• Upon the request of competent judicial authorities;
  • For purposes of legal compliance with a request from a competent judicial authority;
  • To comply with a request from the relevant Health Authority for public health purposes including inspections.

Key Factors of the New Law:

Data security: Article 4 of the Health Data Law mandates that all Health Service Providers must ensure confidentiality and protection of the information provided and refrain from sharing it without prior authorisation. Following international standards, the Health Data Law requires entities to introduce organisational, technical, and operational systems to safeguard the integrity of sensitive Health Data.

Data localisation: Article 13 highlights one of the most impactful aspects of this law, which is the prohibition of the transfer of Health Data outside the UAE jurisdiction unless one is authorised to do so by the relevant Health Authority in coordination with the Ministry. Accordingly, cloud solutions and cloud computing hosted outside the UAE or outsourced by entities in overseas locations acting as Healthcare Service Providers will face restrictions regarding the collection of patient information within the UAE. For example, heart rate, steps, or sleep patterns that are collected from outside the UAE through applications and wearables may be significantly impacted. This, in turn, can affect businesses. However, relief can be provided by obtaining approvals from the concerned authorities. There is a penalty of no less than AED 500,000 and no more than AED 700,000 for breach of this prohibition.

Data retention: Article 20 requires that Health Data be kept and maintained for as long as it is required but no less than 25 years from the date on which the last procedure on the patient was conducted.

Centrally controlled healthcare IT system: A Centralised Health Data Management System (“Central System”) controlled by the Ministry of Health and Prevention shall act as a regulator.

Key Compliance Requirements That Entities Affected by the ICT Health Law Can Undertake:

  • Ensure that the entity’s IT system is capable and updated to interact with the Central System.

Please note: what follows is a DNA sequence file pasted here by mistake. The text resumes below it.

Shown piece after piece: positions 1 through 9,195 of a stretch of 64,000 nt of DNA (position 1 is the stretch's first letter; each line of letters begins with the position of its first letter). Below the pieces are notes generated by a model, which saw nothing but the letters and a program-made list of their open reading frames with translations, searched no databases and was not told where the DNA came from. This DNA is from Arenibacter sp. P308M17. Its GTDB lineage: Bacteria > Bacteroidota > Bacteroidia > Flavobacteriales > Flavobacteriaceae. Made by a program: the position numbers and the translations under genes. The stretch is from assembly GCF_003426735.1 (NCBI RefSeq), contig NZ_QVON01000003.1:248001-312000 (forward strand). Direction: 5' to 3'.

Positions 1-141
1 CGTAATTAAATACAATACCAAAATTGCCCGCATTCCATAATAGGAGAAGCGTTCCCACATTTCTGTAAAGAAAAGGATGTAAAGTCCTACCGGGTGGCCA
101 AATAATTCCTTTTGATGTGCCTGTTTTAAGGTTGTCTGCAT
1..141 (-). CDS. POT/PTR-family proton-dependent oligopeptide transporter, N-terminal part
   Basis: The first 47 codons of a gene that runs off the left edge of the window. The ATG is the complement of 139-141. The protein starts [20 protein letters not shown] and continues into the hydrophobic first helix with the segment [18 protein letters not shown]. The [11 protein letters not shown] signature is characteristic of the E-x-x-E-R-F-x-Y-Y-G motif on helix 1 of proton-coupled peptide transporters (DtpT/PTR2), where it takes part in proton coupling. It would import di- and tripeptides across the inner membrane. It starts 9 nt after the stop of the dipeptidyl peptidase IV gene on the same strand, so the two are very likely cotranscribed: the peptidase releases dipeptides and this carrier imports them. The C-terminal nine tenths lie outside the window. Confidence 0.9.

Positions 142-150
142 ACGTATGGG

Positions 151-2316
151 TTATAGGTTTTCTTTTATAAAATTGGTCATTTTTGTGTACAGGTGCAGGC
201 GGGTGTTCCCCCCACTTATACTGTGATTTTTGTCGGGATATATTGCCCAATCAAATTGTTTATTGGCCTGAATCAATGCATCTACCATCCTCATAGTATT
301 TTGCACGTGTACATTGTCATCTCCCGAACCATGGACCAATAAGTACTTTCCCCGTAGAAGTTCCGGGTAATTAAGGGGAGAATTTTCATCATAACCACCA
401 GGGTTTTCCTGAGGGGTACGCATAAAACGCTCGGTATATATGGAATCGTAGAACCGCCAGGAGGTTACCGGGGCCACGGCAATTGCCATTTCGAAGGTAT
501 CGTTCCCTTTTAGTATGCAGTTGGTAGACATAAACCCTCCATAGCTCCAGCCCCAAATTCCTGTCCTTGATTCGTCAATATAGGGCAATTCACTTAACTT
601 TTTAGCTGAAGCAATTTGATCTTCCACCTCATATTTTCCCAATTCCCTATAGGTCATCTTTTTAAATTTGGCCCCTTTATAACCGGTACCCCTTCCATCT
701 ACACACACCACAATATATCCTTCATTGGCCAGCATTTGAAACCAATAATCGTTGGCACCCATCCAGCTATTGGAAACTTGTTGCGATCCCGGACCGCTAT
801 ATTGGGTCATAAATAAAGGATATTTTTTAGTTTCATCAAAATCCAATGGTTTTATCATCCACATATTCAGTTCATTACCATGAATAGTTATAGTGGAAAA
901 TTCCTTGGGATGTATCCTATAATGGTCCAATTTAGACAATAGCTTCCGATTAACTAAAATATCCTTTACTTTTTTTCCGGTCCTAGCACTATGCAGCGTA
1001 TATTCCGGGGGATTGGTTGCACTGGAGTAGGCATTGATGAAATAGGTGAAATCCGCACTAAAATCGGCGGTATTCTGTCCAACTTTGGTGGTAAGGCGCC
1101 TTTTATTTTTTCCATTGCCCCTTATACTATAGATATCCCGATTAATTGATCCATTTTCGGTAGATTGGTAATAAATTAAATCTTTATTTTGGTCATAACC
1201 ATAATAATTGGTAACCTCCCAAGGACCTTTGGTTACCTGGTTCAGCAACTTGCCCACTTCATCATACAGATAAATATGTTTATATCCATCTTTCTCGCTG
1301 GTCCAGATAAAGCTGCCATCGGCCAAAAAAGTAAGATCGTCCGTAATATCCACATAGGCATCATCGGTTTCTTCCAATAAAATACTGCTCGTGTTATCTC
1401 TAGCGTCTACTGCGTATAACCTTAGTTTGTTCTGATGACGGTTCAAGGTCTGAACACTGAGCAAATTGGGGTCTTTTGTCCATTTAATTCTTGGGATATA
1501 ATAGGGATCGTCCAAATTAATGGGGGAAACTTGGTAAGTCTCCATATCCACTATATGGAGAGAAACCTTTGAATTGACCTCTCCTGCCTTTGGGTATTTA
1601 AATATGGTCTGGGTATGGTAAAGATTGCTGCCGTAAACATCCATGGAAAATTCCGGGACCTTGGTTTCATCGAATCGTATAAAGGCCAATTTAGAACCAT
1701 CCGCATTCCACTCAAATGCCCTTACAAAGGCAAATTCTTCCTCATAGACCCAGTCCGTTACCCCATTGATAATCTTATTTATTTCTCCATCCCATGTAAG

• Ensure that all administrative requirements for gaining access to the Central System are met, such as the requisite registration and license processes.
  • Ensure that no patient Health Data is transferred outside the jurisdiction of the UAE unless permissions are obtained from the Ministry and requisite authorities.
  • Install or update all requisite technical, operational, and organisational systems to ensure that all sensitive data is treated as per the confidentiality, security, and privacy standards of this law.
  • Ensure that the stored data is not subject to corrupt or wrongful purposes.
  • Ensure that all personnel who have access to sensitive Health Data recognize and understand the impact of the law and its penalties.

Sanctions:

The law provides for heavy sanctions in the event of non-compliance, including disciplinary actions and monetary fines which may be imposed by a disciplinary committee within each Health Authority. These sanctions may be imposed, for example, for violating the data localisation rules. Specifically, sanctions include:

  • The potential suspension or withdrawal of the licence to use the central IT system;
  • A formal notice or warning from the relevant Health Authority; and/or
  • Fines ranging from AED 1,000 to AED 1,000,000.

The law has raised the minimum bar for protection of Health Data by introducing certain practices into information technology and privacy laws. The ICT Health Law has adopted concepts that are on par with international standards such as the localization of sensitive data paving the way for a centralized Health Data system which can advance public health initiatives carried out by the UAE Ministry of Health. In conclusion, it can be seen that the UAE has adopted internationally accepted standards of data protection and privacy, which offers security to residents in this new technological era.

Author:

Adv. Urvashi Ramachandran
Inheritance and Personal Law Practice
urvashi@bestwinslaw.com